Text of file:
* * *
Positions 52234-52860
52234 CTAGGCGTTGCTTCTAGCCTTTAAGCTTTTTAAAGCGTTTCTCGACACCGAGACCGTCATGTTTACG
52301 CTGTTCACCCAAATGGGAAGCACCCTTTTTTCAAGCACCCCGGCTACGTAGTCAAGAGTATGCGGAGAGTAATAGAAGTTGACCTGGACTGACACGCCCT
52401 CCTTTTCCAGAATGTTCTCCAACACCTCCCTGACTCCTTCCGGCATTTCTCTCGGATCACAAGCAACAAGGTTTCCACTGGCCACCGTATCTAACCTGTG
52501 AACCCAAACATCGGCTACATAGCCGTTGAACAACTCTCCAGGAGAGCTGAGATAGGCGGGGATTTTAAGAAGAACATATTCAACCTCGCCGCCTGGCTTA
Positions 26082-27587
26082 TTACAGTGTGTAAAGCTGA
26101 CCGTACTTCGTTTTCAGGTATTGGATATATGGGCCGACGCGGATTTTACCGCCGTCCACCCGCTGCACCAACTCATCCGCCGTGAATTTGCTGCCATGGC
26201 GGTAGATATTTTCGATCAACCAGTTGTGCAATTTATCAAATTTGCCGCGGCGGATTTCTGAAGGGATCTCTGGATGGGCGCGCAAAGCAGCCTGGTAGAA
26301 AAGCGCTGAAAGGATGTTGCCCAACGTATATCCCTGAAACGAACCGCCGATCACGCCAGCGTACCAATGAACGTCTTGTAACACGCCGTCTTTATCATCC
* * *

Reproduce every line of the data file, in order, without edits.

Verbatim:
Positions 52234-52860
52234 CTAGGCGTTGCTTCTAGCCTTTAAGCTTTTTAAAGCGTTTCTCGACACCGAGACCGTCATGTTTACG
52301 CTGTTCACCCAAATGGGAAGCACCCTTTTTTCAAGCACCCCGGCTACGTAGTCAAGAGTATGCGGAGAGTAATAGAAGTTGACCTGGACTGACACGCCCT
52401 CCTTTTCCAGAATGTTCTCCAACACCTCCCTGACTCCTTCCGGCATTTCTCTCGGATCACAAGCAACAAGGTTTCCACTGGCCACCGTATCTAACCTGTG
52501 AACCCAAACATCGGCTACATAGCCGTTGAACAACTCTCCAGGAGAGCTGAGATAGGCGGGGATTTTAAGAAGAACATATTCAACCTCGCCGCCTGGCTTA
Positions 26082-27587
26082 TTACAGTGTGTAAAGCTGA
26101 CCGTACTTCGTTTTCAGGTATTGGATATATGGGCCGACGCGGATTTTACCGCCGTCCACCCGCTGCACCAACTCATCCGCCGTGAATTTGCTGCCATGGC
26201 GGTAGATATTTTCGATCAACCAGTTGTGCAATTTATCAAATTTGCCGCGGCGGATTTCTGAAGGGATCTCTGGATGGGCGCGCAAAGCAGCCTGGTAGAA
26301 AAGCGCTGAAAGGATGTTGCCCAACGTATATCCCTGAAACGAACCGCCGATCACGCCAGCGTACCAATGAACGTCTTGTAACACGCCGTCTTTATCATCC